Ibrahim runs the stall outside WH Smith. He smiles a lot, asks questions, goes for it: "I try not to speak about my religion because I can't stop and I forget about my business."
"Really?" I reply. I'm on auto-polite, sniffing the "Amber" selection. Underneath Ibrahim's flak jacket, his salwar kameez, skullcap and turbulent beard hint at his Muslim beliefs, but, of course, give no clue to their intensity. Ibrahim starts up: he's "a witnessing fundamentalist revert". Moreover, he likes a challenge. A white, middle-class liberal may not appear ripe for conversion to Islam, but Ibrahim senses in me embarrassed good manners. He will not surrender me easily.
"I'm fasting at the moment," he says. "Why's that?" I ask, vaguely aware that it is no longer Ramadan.
"It's one of the five pillars of wisdom. But I do it two days a week to keep my sex drive down." Ibrahim eyes me disdainfully, warning me off his testosterone. The evils of sex - or fornication - are high on his agenda. Ibrahim proselytises urgently about those who indulge in pre-marital sex receiving 80 lashes. Extramarital sex is rewarded with the beating plus public stoning; for "carnality" is reserved for marriage, and then practised with restraint. In Ibrahim's world, instant copulation is only ever a friendly hello away: "If I chat with one of the brother's wives, before you know it she likes me and then ... fornication." He's an enthusiastic supporter of covering 'em up and keeping 'em in, so I am cast as a tool on Satan's workbench. Lovely.
There are approximately 20 stalls like this in London. Black Crescent, which produces the incense, was established by Ismael Hanza, who was inspired by the American Initiative aimed at Black Muslims, part of the Nation of Islam movement. Like their US counterparts, the stalls provide cheap, portable goods which give their workers independence from non-Muslim employment, allowing them to observe Islamic rituals, most obviously salat, the five times daily prayers. There is no pressure to preach, but many of the stallholders do, providing literature or working in pairs, so that one handles the business side while the other cares for the moral concerns.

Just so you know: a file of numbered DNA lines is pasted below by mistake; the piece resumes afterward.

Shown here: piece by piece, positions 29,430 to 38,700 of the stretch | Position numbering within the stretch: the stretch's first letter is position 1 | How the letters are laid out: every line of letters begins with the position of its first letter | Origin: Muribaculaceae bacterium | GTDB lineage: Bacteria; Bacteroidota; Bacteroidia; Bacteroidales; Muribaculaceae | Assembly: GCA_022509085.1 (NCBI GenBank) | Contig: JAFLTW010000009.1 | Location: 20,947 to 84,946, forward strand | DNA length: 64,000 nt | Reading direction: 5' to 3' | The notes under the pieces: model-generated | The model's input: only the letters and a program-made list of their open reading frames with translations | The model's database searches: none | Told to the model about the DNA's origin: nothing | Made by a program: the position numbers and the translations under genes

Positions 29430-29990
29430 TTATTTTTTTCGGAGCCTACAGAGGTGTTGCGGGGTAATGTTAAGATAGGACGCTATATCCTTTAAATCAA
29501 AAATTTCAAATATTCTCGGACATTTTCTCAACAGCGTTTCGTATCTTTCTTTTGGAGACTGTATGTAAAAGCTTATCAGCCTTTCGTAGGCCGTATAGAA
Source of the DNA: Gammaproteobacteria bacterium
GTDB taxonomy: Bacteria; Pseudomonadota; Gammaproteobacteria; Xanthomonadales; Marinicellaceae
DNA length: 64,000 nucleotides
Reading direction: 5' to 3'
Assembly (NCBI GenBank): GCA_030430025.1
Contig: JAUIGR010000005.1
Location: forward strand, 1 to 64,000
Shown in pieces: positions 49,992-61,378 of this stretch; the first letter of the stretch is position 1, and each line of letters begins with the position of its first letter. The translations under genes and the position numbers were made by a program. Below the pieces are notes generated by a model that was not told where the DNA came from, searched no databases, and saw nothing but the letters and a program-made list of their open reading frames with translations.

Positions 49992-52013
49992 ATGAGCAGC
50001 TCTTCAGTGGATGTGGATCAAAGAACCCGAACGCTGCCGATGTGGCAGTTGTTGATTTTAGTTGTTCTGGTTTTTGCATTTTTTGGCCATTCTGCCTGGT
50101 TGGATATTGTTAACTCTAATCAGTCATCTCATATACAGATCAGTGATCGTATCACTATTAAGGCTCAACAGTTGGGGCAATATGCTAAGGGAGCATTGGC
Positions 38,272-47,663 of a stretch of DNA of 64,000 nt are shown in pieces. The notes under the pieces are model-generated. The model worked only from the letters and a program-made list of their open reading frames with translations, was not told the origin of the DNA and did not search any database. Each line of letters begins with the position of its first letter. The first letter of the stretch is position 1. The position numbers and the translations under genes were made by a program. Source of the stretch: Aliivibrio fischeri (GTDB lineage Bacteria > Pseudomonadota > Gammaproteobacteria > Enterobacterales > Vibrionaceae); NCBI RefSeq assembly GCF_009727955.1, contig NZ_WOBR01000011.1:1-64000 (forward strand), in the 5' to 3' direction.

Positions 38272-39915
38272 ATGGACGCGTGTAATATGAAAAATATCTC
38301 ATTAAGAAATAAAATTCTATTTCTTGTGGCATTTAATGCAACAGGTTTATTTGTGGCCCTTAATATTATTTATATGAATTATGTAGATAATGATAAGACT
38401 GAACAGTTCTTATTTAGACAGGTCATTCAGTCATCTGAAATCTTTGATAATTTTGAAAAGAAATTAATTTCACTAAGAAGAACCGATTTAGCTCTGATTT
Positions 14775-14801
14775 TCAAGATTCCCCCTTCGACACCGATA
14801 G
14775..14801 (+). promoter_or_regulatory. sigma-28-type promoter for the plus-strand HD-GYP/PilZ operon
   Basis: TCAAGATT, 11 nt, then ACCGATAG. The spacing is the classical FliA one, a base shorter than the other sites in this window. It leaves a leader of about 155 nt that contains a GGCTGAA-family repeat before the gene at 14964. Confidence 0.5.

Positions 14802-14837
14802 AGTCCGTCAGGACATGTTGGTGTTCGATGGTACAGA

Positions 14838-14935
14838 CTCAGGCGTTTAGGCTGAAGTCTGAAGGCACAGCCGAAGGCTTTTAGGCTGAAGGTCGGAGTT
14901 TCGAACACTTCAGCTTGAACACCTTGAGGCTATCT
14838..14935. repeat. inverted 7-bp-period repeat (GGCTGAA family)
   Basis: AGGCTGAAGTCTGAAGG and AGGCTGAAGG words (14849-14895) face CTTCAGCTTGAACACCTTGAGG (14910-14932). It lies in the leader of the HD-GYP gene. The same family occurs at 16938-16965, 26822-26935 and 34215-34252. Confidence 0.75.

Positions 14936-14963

"Anyone who practises the religion has the duty to relate it, even if it's only one verse of the Koran," explains Ismael Hanza. "It doesn't matter if you're an accountant or work in a garage. It's like Tories and Labour. You can support them privately or you can go to people's homes and tell them about it."
Ibrahim has a spiritual monopoly of the railway station, however, and begins to outline a number of increasingly bloodthirsty scenarios ("Imagine you're being raped..." he says at one point). Retribution is meted out according to the Holy Book's teaching (including decapitation) but in this scheme of things, maiming and violent, messy death are less punishment, more therapy. This justice prevents further sin but, more significantly, cleanses the offenders and allows them into Paradise. And Paradise is where it's at. Like those of Christian puritans, Ibrahim's monologue stresses the insignificance of more obvious earthly pleasures. "It's just Satan whispering in your ear," he says of all activities outside prayer.
Ibrahim gives example after example of how he would kill his blood kin rather than let them harm a hypothetical Muslim (me). For a moment, I make sense of the Islamic system - cutting off the evil at the root rather than allowing it to spread. I fiddle with the Amber selection again and wonder if this is a chance to bond with religion at last. It only takes adherence to a few stern, but simple laws. Embracing, welcoming, steeling guidance.
Ibrahim spoils my spiritual reawakening with cod interfaith debate. "The Christians say that God is all-powerful. I say 'Can God create a stone larger than He can carry?' ". "Aaah," I respond.
By now the other stalls have disappeared. Close to an hour has passed. Ibrahim shows no signs of drying up. Thoughts of heaven evaporate as I pondermissing the Brookside omnibus.
"And I must run, too!" I exclaim, glancing at an imaginary watch. My voice sounds high with desperation. Ibrahim escorts me to the platform, triumphant. "You should come down to our mosque," he says as the train crawls in. "Of course," I lie. I promise myself I'll buy my joss-sticks from old hippies in future like everyone else.Reuse content